Detention for asylum seekers could be reduced to nine months

The amendments are in response to demands by the Council of Europe’s committee of ministers, calling upon Malta to adhere to rulings by the European Court of Human Rights after three migrants successfully challenged their prolonged detention.

tim_diacono
Tim Diacono
9 February 2015, 10:46am
The maximum detention period for asylum seekers is expected to be reduced from a mandatory 12 months to nine months, according to plans by the government to amend the Immigration Act.

The amendments are in response to demands by the Council of Europe’s committee of ministers, calling upon Malta to adhere to rulings by the European Court of Human Rights after three migrants successfully challenged their prolonged detention.

In all three cases, the ECHR declared that the Maltese legal system did not allow them to challenge their detention in an effective and speedy manner.

The reduction of the detention period is also in line with the recast EU directive on reception conditions for migrants, which advocates a shorter detention period.

In 2013, the Court declared that one of the three migrants, Suso Musa, had been detained arbitrarily after it took over six months to determine his asylum application, as well as raising concerns about the conditions of the detention centre.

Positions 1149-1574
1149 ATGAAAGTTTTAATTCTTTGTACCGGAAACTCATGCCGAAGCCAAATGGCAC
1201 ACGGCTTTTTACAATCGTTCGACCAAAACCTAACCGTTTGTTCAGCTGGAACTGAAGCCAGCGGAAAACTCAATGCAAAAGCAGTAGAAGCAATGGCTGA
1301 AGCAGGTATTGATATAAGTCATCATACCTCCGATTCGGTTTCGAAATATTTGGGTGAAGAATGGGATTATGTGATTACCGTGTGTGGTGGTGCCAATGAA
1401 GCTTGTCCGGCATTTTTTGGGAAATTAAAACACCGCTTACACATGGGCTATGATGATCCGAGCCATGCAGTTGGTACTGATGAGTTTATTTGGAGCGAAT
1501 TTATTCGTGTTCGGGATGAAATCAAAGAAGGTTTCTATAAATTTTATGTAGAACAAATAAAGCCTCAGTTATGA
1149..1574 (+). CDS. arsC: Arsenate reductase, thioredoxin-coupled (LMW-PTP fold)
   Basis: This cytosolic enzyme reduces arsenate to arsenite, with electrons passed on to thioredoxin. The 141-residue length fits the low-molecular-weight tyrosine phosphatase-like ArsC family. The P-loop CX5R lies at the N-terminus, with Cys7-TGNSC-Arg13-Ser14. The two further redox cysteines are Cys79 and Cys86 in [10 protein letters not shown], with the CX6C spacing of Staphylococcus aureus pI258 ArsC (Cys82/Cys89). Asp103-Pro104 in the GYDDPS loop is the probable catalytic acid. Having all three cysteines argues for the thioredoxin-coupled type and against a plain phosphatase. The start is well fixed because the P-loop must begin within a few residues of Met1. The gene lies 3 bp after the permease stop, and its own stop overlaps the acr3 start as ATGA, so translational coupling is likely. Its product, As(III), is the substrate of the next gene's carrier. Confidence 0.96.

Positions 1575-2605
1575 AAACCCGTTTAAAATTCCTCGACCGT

Following Musa’s case, the ECHR slapped the Maltese government with a €27,000 fine in damages and costs to Musa, and ordered it to amend the law to allow asylum seekers to challenge their detention within a time-frame deemed fair by the Geneva Conventions. It also advised Malta to limit its detention periods and to improve its detention conditions. 

During a meeting last June with the Committee of Ministers of the Council of Europe, the government revealed that it had drawn up a bill to amend the Immigration Act and that it would adopt it by the end of 2014. However, it has not yet been presented in Parliament. 

The bill will allow detainees whose deportation cannot be ensured within a reasonable time to apply to the Immigration Appeals Board to be granted release. Only those immigrants who are proven to have purposely destroyed their travel documents or have made use of false documents will be denied this right of release. 

Also, the Principal Immigration Officer will only be able to order the detention of an asylum seeker if the order is written in a language that the immigrant is expected to understand and if it contains the reasons for detention.

The detainee must also be advised as to how he can challenge this detention order. Therefore, the government plans to offer free legal aid to immigrants as from July. 

When a detainee challenges his detention, the Immigration Appeals Board must review his application within a week, or two weeks in the case of justified reasons such as an influx of applications. If the applicant remains in detention, then the board must review his application every two months. If the board decides that the immigrant’s detention is indeed unlawful, then the immigrant will be released from detention immediately. 

Moreover, detention centres will now include open-air spaces, separate accommodation facilities for male and female detainees, facilities for detainee families, and spaces for recreational and social activities, the government told the Committee of Ministers.